The lowest unoccupied molecular orbital; when a molecule in the ground state is excited, an electron may jump from a HOMO into a LUMO.
The highest occupied molecular orbital; when a molecule in the ground state is excited, an electron may jump from a HOMO into a LUMO
An addition reaction in which a polarizable reagent, E-N, is attacked by the pi electrons of an alkene (or alkyne) on the electrophilic portion (E), which initially forms a carbocation intermediate that is subsequently attacked by the nucleophilic portion (N) of the reagent; the product contains E attached to one carbon and N attached to the adjacent carbon. Also called an ionic addition reaction.
An electrophilic addition reaction between hydrogen halide, HX, and an unsymmetrical alkene, where the halogen adds to the more substituted carbon, and the hydrogen adds to the less substituted carbon
An addition reaction in which two groups add to adjacent atoms in a conjugated system, which is fast and under kinetic control. Also called simple addition.
An addition reaction in which two groups add to atoms that bear a 1,4-relationship in a conjugated system, which is energetically favored and under thermodynamic control. Also called conjugate addition
The difference in Gibbs free energy between the reactants and the transition state of a reaction
Free energy of activation (delta G plusplus)
A measure of the difference in potential energy between the reactants and the transition state of a reaction; it is almost the same as the free energy of activation, ΔG‡ , when entropy changes are small. Also called energy of activation.
Activation energy (Eact)
A principle stating that when the ratio of products of a reaction is determined by relative rates of reaction, as measured by their activation energies, and the most abundant product will be the one that is formed fastest. Also called rate control.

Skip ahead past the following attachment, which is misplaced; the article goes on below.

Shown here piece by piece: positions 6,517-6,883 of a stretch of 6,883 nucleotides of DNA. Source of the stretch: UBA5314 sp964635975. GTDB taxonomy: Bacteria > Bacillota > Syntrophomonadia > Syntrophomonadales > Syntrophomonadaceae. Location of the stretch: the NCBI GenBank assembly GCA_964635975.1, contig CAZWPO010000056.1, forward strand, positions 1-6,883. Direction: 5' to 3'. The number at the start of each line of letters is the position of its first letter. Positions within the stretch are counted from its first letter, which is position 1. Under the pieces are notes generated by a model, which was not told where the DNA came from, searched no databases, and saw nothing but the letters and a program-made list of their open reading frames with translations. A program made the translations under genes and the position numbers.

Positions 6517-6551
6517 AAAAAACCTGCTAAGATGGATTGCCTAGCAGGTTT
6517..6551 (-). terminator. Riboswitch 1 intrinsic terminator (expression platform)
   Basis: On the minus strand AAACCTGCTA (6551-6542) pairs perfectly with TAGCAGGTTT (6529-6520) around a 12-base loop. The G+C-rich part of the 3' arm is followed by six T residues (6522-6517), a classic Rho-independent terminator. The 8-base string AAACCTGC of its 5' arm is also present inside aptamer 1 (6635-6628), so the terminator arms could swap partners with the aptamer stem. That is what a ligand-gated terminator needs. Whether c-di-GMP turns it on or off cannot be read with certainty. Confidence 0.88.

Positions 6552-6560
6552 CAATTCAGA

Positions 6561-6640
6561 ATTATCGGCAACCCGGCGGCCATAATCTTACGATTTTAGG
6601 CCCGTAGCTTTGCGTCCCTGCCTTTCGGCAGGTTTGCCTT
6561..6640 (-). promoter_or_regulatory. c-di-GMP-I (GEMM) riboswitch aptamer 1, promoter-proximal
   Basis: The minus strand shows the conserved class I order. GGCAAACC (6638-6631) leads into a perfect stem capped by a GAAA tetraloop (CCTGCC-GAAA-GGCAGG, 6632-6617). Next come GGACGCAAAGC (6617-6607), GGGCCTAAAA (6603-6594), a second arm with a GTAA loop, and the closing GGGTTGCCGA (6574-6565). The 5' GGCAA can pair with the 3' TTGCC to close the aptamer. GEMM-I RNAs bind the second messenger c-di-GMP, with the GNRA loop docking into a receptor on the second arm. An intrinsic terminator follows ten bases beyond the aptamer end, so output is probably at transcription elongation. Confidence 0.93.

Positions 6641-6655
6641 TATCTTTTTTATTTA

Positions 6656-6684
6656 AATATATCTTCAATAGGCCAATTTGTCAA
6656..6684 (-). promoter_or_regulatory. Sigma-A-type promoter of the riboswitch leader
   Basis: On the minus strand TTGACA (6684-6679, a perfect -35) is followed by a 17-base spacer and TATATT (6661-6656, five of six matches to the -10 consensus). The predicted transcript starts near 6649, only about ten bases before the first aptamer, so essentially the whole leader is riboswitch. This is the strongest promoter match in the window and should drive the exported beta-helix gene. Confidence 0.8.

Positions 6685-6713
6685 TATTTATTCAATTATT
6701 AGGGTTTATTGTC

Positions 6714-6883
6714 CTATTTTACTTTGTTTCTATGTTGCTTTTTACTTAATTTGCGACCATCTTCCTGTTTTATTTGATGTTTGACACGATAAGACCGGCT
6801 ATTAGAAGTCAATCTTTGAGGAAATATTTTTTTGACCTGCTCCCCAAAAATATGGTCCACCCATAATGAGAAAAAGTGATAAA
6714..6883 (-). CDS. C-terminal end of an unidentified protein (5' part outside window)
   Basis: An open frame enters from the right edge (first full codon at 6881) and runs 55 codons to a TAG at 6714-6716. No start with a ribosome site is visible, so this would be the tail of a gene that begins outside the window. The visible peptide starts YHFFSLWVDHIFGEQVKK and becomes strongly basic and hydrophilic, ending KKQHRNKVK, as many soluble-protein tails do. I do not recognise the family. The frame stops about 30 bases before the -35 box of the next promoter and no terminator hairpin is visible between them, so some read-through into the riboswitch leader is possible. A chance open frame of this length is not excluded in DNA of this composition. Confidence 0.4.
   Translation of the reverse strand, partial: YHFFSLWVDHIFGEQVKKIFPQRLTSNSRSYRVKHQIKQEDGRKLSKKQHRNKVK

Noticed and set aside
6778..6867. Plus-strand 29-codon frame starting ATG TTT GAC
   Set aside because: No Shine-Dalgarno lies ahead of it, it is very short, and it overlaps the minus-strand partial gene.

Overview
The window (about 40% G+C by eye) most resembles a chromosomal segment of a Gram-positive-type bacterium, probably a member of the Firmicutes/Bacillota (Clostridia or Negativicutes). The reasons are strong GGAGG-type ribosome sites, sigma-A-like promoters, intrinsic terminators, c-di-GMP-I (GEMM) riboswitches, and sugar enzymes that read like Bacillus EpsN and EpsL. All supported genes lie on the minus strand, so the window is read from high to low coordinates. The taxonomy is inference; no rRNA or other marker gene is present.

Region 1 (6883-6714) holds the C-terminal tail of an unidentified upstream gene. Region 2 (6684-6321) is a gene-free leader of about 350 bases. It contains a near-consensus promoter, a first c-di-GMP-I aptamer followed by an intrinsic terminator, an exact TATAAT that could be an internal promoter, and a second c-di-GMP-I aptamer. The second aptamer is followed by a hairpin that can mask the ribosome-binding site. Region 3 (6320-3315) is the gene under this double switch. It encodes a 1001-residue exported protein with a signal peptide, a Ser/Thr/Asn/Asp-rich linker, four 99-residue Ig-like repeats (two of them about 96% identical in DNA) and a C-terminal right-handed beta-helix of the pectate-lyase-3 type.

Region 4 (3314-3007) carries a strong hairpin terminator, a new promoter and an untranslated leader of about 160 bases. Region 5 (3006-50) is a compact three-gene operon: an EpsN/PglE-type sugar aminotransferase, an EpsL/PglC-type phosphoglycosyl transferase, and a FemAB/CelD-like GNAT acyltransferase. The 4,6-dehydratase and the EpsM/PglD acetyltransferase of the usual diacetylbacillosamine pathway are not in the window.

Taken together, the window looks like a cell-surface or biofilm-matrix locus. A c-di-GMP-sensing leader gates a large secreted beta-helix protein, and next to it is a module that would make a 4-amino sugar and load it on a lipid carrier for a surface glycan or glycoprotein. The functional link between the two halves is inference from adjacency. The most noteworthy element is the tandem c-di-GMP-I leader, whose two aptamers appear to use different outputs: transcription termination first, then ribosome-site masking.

A principle stating that the ratio of products of an equilibrium reaction is determined by the relative stabilities of the products, as measured by their standard free energies, ΔG°, and the most abundant product will be the one that is the most stable. Also called equilibrium control.
A cycloaddition reaction between a conjugated diene and a substituted alkene (dienophile) to form a substituted cyclohexene product (adduct); four pi electrons in the diene interact with two pi electrons in the dienophile to form two new sigma bonds and the loss of two pi bonds, such that up to four new stereogenic centers may be created simultaneously.
(1) An alkene with two carbon-carbon double bonds; also called an alkadiene. (2) The component with four pi electrons, usually two conjugated C=C double bonds, that reacts with a dienophile in a Diels-Alder reaction.
The component with two pi electrons, usually one C=C double bond, that reacts with a diene in a Diels-Alder reaction
(1) The product of a Diels-Alder reaction. (2) The product of an addition reaction that contains all atoms of both reactants, with the formation of two new sigma bonds and the loss of two pi bonds.
In a bridged ring system, the isomer with the substituent located syn, or closest to the longest bridge.
In a bridged ring system, the isomer with the substituent located anti, or furthest from the longest bridge